The population steadily declined with falling copper prices after World War I, eventually dropping to 34,000 in 1990, in 2013, the population remains at 34,200. The documentary Butte, depicts its history as a producer and the issues of labor unionism, economic rise and decline. The city is served by Bert Mooney Airport with airport code BTM, Butte began as a mining town in the late 19th century in the Silver Bow Creek Valley, a natural bowl sitting high in the Rockies straddling the Continental Divide. At first only gold and silver were mined in the area, but the advent of electricity caused a demand for copper. The small town was called the Richest Hill on Earth. It was the largest city for hundreds of miles in all directions. Among the migrants, many Chinese workers moved in, and amongst them set up businesses that led to the creation of a Chinatown in Butte, the Chinese migrations stopped in 1882 with the passage of the Chinese Exclusion Act. The business owners fought back by suing the unions and winning, the history of the Chinese migrants in Butte is documented in the Mai Wah Museum.
The influx of miners gave Butte a reputation as a town where any vice was obtainable. The citys famous saloon and red-light district, called the Line or The Copper Block, was centered on Mercury Street, behind the brothel was the equally famous Venus Alley, where women plied their trade in small cubicles called cribs
Elijah Parish Lovejoy
Elijah Parish Lovejoy was an American Presbyterian minister, newspaper editor and abolitionist. He was murdered by a mob in Alton, during their attack on Godfrey and Gillmans warehouse to destroy his press. He attended Waterville College in his state of Maine. From 1824 until his 1826 graduation, while still an undergraduate, he served as headmaster of Colby’s associated high school. He traveled west and in 1827 settled in St. Louis and he worked as an editor of an anti-Jacksonian newspaper, the St. Louis Observer and ran a school. Five years later, he studied at the Princeton Theological Seminary in New Jersey, returning to St. Louis, he set up a church and resumed work as editor of the Observer. His editorials criticized slavery and other church denominations, in May 1836, after anti-abolitionist opponents in St. Louis destroyed his printing press for the third time, Lovejoy left the city and moved across the river to Alton in the free state of Illinois. In 1837 he started the Alton Observer, an abolitionist paper, on November 7,1837, a pro-slavery mob attacked the warehouse where Lovejoy had his fourth printing press.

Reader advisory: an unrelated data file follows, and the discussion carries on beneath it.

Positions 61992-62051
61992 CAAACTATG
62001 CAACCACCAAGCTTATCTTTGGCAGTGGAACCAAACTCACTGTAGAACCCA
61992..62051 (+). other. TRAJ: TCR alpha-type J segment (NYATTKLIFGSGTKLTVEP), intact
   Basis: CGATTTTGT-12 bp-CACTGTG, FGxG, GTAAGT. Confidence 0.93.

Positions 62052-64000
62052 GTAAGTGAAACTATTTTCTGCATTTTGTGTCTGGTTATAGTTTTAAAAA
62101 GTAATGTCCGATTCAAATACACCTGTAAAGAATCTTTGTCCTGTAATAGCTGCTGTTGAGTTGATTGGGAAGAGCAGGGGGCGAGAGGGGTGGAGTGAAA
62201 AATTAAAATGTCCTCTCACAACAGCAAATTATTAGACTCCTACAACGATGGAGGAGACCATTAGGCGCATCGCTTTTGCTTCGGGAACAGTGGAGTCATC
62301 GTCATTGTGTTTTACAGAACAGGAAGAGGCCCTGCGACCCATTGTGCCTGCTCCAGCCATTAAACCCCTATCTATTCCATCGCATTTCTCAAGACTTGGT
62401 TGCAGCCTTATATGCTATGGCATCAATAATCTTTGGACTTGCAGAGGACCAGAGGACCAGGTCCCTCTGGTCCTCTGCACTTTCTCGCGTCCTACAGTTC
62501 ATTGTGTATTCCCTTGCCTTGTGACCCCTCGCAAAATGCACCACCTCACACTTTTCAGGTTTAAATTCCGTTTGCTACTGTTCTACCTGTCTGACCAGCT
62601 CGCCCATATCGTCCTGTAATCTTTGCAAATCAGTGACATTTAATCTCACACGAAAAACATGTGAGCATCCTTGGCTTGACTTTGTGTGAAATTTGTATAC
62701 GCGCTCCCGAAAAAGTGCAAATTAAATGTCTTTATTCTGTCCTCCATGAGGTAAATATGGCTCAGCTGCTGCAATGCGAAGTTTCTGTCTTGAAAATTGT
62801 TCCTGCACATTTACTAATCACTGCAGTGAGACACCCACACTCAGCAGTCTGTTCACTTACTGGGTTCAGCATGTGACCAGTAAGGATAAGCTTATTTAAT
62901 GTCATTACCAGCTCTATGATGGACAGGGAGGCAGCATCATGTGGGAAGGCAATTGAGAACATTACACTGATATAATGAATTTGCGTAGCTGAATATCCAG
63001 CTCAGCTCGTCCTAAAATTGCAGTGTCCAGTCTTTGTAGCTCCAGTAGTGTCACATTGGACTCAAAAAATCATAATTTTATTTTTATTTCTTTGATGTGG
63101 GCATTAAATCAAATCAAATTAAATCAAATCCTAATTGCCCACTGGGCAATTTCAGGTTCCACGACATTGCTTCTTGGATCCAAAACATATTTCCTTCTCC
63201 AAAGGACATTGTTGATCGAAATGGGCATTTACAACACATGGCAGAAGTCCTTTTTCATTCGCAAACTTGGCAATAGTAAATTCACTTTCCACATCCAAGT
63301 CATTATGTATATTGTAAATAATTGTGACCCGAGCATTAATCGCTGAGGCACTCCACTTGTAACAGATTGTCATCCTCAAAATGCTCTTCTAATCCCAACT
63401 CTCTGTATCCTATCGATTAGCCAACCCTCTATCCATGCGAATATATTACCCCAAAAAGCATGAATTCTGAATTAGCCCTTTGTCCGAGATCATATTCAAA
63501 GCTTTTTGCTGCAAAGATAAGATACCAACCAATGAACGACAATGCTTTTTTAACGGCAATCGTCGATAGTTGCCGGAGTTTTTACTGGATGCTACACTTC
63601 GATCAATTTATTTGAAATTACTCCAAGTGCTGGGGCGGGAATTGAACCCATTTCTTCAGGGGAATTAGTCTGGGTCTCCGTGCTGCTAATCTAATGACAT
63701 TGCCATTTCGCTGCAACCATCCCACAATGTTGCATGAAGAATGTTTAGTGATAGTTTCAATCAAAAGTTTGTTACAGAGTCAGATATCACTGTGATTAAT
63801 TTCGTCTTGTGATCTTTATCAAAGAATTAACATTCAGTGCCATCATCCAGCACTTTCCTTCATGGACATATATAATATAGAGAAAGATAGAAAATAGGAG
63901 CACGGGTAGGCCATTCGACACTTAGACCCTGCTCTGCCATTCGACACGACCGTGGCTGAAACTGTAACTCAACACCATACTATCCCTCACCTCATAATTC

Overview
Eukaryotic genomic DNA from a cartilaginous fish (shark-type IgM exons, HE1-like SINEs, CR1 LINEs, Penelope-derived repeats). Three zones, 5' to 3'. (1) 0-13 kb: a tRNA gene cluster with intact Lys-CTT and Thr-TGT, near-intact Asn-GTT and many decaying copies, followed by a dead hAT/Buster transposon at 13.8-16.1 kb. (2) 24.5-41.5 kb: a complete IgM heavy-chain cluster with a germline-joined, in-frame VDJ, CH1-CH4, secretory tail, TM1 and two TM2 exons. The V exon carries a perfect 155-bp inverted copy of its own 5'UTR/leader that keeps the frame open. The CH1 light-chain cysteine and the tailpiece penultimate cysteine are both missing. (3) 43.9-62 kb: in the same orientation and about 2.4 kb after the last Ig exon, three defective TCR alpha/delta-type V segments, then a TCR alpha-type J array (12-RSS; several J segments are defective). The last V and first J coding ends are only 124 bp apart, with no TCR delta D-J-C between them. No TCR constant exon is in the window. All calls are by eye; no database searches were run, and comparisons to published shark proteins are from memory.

Lovejoy and his supporters exchanged gunfire with the mob, which shot him. He died on the spot and was hailed as a martyr by abolitionists across the country. After his death, his brother Owen Lovejoy entered politics and became the leader of the Illinois abolitionists, Lovejoy was born at his grandfathers frontier farmhouse near Albion, Maine, as the first of the nine children of Elizabeth Lovejoy and Daniel Lovejoy. Lovejoys father was a Congregational preacher and farmer and his mother, Daniel Lovejoy named his son Elijah Parish in honor of his close friend and mentor, Elijah Parish, a minister who was involved in politics. Due to his own lack of an education, he encouraged his sons—Daniel, Joseph Cammett, John, as a result, Elijah was taught to read the Bible and other theological texts at an early age. After completing his studies in public schools, Lovejoy attended the Academy at Monmouth. After becoming proficient enough in Latin and mathematics, he enrolled at Waterville College in Waterville, Maine and he excelled in his studies, and upon faculty recommendation, he became a teacher in the colleges preparatory division.